Archive | November, 2013

Listen up!

26 Nov

We demand it, we ask for it, we give it, and we get it. At least we hope so. But respect is extremely important when thinking about how we use the Common Core in order to engage our students in close readings, discussions, and Accountable Talks.

Respect is shown when we look at someone who is talking, when we recognize what was said, and we do not repeat each other because we weren’t paying attention. Simple listening skills that we all expect our students to utilize. Yes, I would love to have students doing this while I speak, but I also know that it is a must for when students are speaking to each other. 

Now the question is: how do we teach this? I’ve seen videos like this one from the Teaching Channel that show students listening, reacting, interacting, and commenting appropriately when other students speak. And those are just fourth graders! I want that! Actually, I need that in my classroom.

Is this something that comes from having the same expectations across a team or grade level? Instead, we set different rules and expectations, or worse yet, simply lament the fact that our students do not seem to care about what their body language says to their speaking peers.

As I was reading Kim Campbell’s book If You Can’t Manage Them, You Can’t Teach Them, she talked about respect and the role that it plays in teachers’ sets of rules.

One of my expectations is that we respect each other… After several years of this approach, I realized I was operating under the (faulty) assumption that students understood exactly what I meant. Teachers continually demand respect. But students do not always know exactly what it means or what it looks like in a classroom.

Uh oh. That sounds an awful lot like me. I am very conscious to avoid long rules lists on the first day of school. The word respect encompasses everything that I want to see in my classroom. But the meaning of the word respect varies greatly among my students. That is what needs to change. We need to know what respect looks like in my classroom because that can have the same meaning for everyone.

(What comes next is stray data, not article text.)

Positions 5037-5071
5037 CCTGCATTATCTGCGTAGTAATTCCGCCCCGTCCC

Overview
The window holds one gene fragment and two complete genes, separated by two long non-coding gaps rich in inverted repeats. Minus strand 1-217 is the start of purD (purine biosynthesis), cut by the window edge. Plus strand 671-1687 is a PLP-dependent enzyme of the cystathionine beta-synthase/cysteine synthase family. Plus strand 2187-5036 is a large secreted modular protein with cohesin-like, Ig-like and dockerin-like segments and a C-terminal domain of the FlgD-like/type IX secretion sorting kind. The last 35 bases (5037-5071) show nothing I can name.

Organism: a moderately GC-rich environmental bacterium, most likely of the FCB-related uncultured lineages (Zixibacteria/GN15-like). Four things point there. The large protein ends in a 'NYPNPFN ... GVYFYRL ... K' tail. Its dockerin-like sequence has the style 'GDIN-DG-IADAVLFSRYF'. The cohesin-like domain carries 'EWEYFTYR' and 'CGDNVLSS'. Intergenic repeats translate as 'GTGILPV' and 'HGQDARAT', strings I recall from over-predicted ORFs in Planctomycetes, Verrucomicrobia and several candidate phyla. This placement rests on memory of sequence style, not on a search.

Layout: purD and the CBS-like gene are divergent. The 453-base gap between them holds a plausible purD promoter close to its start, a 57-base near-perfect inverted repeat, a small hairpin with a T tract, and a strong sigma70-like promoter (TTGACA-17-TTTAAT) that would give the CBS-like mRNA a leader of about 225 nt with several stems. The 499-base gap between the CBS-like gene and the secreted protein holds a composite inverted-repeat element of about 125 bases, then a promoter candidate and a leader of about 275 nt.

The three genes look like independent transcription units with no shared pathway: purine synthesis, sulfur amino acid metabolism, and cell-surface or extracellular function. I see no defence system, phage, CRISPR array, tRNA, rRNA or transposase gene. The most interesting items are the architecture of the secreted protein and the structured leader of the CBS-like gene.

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One thing I am trying is the use of the hand signals that you see to the right. I recently added the “I agree with you” signal to encourage active listening as well. This gives the listeners a reminder that it isn’t just about the person speaking. It also asks the listeners to think about what they plan to say ahead of time and see where that fits in with what is currently being said.

As teachers, we can spend our time complaining about the poor manners, listening skills, and peer interactions, or we can start teaching students what to do instead. I’m in, now I just need to know where to start!

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#AMLE2013 Quotes

12 Nov

There were so many amazing things said over the weekend. As I take you on a tour through my notes, here are some of the quotes (or as close as I could get) that stood out to me:

“They will suffer through this miserable instruction later, so we better make them miserable now.” – Rick Wormeli

It really is cringe-worthy to hear someone say this. Let’s stop making excuses like this and start getting better. We don’t need to hide behind those excuses and blame others.

” ‘You’re out of control!’ is just like ‘For the next 30 seconds, don’t think of chocolate cake.” – Monte Selby

If we want a behavior to change, just pointing at it isn’t going to help! Give the child something to do instead.

“The kids better be more psyched to read and write when you leave them than when they came to you.” – Jeffrey Wilhelm

Build the excitement and the love!

“When the butt goes numb, the brain goes dumb.” – Kim Campbell

Let’s move more often! I am sick of getting stuck in a rut for too long in class. I need to do myself and my kids a favor and switch things up more often.

” ‘I don’t have pencil.’ Who’s fault is that? Yours! You let them in the room… You don’t enter my room unless you’re ready to learn.” – Jack Berckemeyer

If I could avoid hearing a student tell me that they didn’t have something, it would make my day!